Vimtab.kak - a more faithful implementation of vim's expandtab and softtabstop

I’m sure most people are happy with the implementation of vim’s expandtab and softtabstop options in @andreyorst’s smarttab.kak , but I wanted a more faithful implementation, so I wrote one in my personal kakrc and pulled it out into this gist.

What exactly does it mean that my implementation is more faithful? For example, if expandtab is false and softtabstop is different than tabstop, then if you press the <tab> key, my version inserts a mix of <tab>s and <space>s as needed (like vim does). Or if you press <backspace> it correctly removes whitespace until it reaches a column that is a multiple of softtabstop, splitting tabs into spaces as needed. In contrast, smarttab.kak does not handle these intricacies.

Give it a shot and let me know if you run into any issues!

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I wasn’t aware of that behavior :slight_smile:

And about this. In fact, I’ve always used Vim with these setting set to the same value, because I never had an idea why would you want them to be different.

I see these changes welcoming in smarttab.kak, so I would appreciate if you wanted to contribute those.

I think lots of vim users aren’t aware of this fact, that’s why I said I’m sure most people are fine with your implementation. Heck, even though I know about it, I also set my tabstop and softtabstop to the same value.

The main reason I bothered writing this was to support the most useful part of softtabstop for me — if I press <backspace> on some whitespace, I want it to erase whitespace until the cursor reaches a display column that is a multiple of softtabstop or a non-whitespace character, whichever is first. That’s not something your plugin supports, and none of the suggestions in the various issues discussing expandtab on kakoune’s github repo addressed that. Along the way, I decided I might as well support vim’s approach fully, especially since as a side project I started contributing to an open source repo that happened to use tabs rather than spaces.

I appreciate that, but I’m not sure it makes sense. To contribute my changes would likely mean replacing everything in rc/smarttab.kak with what I’ve written (except your code for displaying the current <tab> mode in the modeline).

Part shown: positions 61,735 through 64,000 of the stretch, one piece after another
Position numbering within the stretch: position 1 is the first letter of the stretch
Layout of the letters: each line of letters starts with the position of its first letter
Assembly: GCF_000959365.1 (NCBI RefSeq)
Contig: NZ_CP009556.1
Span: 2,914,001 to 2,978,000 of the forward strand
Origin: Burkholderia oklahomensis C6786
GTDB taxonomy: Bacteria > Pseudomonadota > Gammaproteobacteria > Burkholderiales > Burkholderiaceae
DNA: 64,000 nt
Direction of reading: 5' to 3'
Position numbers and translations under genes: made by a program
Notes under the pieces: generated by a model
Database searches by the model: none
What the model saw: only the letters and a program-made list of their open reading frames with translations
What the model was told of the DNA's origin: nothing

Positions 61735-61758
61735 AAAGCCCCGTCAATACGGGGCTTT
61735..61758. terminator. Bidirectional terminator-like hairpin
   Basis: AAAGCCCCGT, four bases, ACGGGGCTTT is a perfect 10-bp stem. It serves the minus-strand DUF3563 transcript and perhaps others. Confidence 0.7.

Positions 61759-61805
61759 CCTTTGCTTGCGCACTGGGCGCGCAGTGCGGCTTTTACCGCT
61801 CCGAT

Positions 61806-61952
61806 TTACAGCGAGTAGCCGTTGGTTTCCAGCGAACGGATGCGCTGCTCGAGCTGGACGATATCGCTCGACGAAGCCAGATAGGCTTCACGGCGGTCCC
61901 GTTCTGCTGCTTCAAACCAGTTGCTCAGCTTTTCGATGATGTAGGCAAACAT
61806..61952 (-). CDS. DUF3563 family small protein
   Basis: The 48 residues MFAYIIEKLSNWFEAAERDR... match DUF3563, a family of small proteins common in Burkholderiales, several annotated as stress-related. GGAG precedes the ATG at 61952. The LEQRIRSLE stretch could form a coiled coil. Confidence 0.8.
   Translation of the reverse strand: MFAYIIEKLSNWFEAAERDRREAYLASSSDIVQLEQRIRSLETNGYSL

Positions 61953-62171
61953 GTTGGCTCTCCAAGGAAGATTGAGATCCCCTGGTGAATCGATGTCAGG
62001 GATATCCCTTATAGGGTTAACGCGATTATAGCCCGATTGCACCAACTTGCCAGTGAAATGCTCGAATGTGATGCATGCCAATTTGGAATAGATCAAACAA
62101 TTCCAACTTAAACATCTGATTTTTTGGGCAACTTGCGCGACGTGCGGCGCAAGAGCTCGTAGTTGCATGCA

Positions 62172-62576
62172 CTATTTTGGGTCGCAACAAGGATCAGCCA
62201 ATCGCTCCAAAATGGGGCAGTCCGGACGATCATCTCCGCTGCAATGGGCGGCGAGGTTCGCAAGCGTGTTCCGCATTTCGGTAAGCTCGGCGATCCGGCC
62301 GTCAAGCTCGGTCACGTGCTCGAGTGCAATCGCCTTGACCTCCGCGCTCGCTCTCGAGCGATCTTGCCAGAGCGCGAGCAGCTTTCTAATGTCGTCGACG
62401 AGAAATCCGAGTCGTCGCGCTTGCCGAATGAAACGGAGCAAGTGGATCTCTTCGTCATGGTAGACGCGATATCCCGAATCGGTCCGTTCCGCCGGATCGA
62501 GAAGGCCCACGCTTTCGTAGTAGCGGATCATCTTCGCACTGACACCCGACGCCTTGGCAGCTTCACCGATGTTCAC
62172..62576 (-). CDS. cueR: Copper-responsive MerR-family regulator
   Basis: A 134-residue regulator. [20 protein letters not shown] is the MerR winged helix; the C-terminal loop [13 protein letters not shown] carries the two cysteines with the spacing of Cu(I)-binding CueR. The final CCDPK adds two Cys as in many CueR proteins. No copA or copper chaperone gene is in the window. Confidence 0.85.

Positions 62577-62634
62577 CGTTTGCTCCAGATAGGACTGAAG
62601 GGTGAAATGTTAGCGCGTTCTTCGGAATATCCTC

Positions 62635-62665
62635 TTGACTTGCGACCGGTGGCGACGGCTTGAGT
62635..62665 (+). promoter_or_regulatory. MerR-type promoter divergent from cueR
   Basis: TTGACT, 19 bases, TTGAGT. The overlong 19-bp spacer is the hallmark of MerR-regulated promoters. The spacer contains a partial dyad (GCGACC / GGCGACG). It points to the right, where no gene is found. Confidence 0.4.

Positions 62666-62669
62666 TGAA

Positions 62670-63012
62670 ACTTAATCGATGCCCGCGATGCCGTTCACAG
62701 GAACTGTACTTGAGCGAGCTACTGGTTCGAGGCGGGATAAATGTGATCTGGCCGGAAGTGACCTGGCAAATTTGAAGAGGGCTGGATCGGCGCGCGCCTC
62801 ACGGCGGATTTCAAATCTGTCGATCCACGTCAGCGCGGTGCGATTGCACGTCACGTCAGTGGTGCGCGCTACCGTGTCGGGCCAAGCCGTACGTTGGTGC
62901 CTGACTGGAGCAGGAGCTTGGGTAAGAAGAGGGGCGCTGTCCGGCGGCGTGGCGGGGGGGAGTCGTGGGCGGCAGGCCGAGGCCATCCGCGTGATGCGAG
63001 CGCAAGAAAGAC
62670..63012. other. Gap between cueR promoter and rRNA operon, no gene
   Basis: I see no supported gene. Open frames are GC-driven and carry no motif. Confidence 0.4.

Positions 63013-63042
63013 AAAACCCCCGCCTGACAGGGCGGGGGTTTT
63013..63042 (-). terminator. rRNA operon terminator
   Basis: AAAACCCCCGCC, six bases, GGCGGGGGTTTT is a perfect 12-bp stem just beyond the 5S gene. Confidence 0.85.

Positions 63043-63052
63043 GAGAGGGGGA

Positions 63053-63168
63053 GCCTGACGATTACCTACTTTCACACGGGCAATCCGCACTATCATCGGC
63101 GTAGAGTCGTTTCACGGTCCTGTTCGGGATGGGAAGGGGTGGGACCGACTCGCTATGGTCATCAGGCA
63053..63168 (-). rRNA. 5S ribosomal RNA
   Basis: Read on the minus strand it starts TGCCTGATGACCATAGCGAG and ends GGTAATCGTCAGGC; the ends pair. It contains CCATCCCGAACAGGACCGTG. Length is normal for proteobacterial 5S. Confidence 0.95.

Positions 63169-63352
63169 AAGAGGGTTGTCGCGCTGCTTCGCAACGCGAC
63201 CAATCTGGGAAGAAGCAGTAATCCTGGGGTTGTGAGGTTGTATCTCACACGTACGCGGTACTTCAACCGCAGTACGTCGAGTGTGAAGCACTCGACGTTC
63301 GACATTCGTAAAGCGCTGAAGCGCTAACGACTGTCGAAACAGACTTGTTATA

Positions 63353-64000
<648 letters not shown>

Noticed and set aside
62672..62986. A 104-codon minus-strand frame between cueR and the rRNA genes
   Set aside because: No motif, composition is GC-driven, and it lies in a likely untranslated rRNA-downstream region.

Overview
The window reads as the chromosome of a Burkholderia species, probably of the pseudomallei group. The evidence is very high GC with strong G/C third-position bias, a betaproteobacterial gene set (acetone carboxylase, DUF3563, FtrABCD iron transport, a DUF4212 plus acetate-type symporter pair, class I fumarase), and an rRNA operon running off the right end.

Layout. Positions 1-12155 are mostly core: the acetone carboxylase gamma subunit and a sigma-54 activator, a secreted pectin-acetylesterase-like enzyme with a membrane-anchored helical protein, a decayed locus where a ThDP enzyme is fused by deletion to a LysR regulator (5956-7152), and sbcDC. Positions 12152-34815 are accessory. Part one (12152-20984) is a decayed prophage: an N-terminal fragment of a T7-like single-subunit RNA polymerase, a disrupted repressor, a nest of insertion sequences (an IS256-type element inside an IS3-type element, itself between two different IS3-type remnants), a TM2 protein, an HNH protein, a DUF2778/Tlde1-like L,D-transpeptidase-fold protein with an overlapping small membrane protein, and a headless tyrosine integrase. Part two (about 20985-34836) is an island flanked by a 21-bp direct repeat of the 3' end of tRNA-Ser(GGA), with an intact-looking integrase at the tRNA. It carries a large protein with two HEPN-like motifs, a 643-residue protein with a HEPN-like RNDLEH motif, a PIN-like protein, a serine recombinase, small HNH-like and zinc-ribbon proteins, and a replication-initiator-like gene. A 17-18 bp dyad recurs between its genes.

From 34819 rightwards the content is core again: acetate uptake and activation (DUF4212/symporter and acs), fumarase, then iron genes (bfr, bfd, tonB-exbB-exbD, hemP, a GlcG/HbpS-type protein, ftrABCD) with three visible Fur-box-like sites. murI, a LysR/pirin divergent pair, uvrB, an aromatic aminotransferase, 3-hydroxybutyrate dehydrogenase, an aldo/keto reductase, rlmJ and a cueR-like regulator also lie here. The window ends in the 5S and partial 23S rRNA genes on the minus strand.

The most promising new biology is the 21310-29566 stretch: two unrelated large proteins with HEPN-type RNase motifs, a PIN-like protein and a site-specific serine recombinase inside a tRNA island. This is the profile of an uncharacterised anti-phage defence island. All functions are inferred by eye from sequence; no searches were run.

I guess I could break my code out into a proper plugin file if it becomes popular enough and people want it. I didn’t go that route since I’ve tried to adopt a more minimalistic philosophy with my usage of kakoune, so I don’t currently use plugins (or a plugin manager) like I did with vim (though I do use kak-lsp).

A deeper dive for the truly curious

In case you’re interested, the second sentence of the option description when you type :help softtabstop in vim mentions it adds a mix of <tabs> and <spaces>. Additionally, the documentation for tabstop strongly cautions against changing tabstop from it’s default value of 8 and to just set shiftwidth and softtabstop to your desired value. The reasoning? To provide better support for printing text edited in vim — that seems like a very infrequent occurrence to me. Vim also has a smarttab option which conflict’s with smarttab.kak’s approach.

NOTE: I would have included more links, but apparently as a new user I’m limited to at most two links in a post/comment.

I mean, that’s fine by me too :smiley: (as long as user configurations aren’t broken), but I see your point and I won’t insist :slight_smile:

Ideally, though, I’d wish to see this feature shipped with the Kakoune itself, but, well… :sweat_smile:

For the record, it’s already a proper plugin file - if it’s a .kak file somebody can put into their autoload directory, it’s a plugin. Heck, since it’s in a GitHub gist, it’s already in an online GitHub repo that people can git submodule into their dotfiles repo if they want.

Hmm… maybe @mawww would be willing to reconsider? I know the issue has been brought up a bunch, but I believe the complexity of properly implementing expandtab and softtabstop support is quite high (it was non-trivial to implement). That said, I’m not sure how necessary it is. The following insert mode mappings (wrapped in hooks to allow disabling) work reasonably well to emulate expandtab while allowing indentation, without requiring any new options.

def insert-tab -hidden %{
    # Fallback to insert <tab> or <space>s based on indentwidth
    # when hooks are disabled with '\'
    evaluate-commands %sh{
        if [ $kak_opt_indentwidth -eq 0 ]; then
            echo "execute-keys <tab>"
            printf "execute-keys '""%$kak_opt_indentwidth""s'\n"
def insert-tab-mapping -hidden -params 1 %{
    %arg{1} window insert <tab> '<a-;><a-gt>'
    %arg{1} window insert <s-tab> '<a-;><a-lt>'
map global insert <tab> '<a-;>:insert-tab<ret>'
hook global ModeChange 'push:.+:insert' %{ insert-tab-mapping 'map' }
hook global ModeChange 'pop:insert:normal' %{ insert-tab-mapping 'unmap' }

My main programming language these days is python and I believe the above mappings are sufficient to handle day-to-day editing. That said, learning the intricacies of these settings is not easily surfaced to users, so it’s understandable why the issue has been brought up a bunch. Most users likely expect it to be simple and very straightforward to set something like this up.

TBH, I might try the minimal kakrc settings I listed above rather than the vimtab.kak approach for a while and see if it scratches the itch. This minimal approach isn’t quite as elegant as it doesn’t cover all the cases, but I don’t know how often I’ll run into an issue in practice (i.e. how often will I press <tab> that expands to multiple <space>s that I subsequently want to delete).

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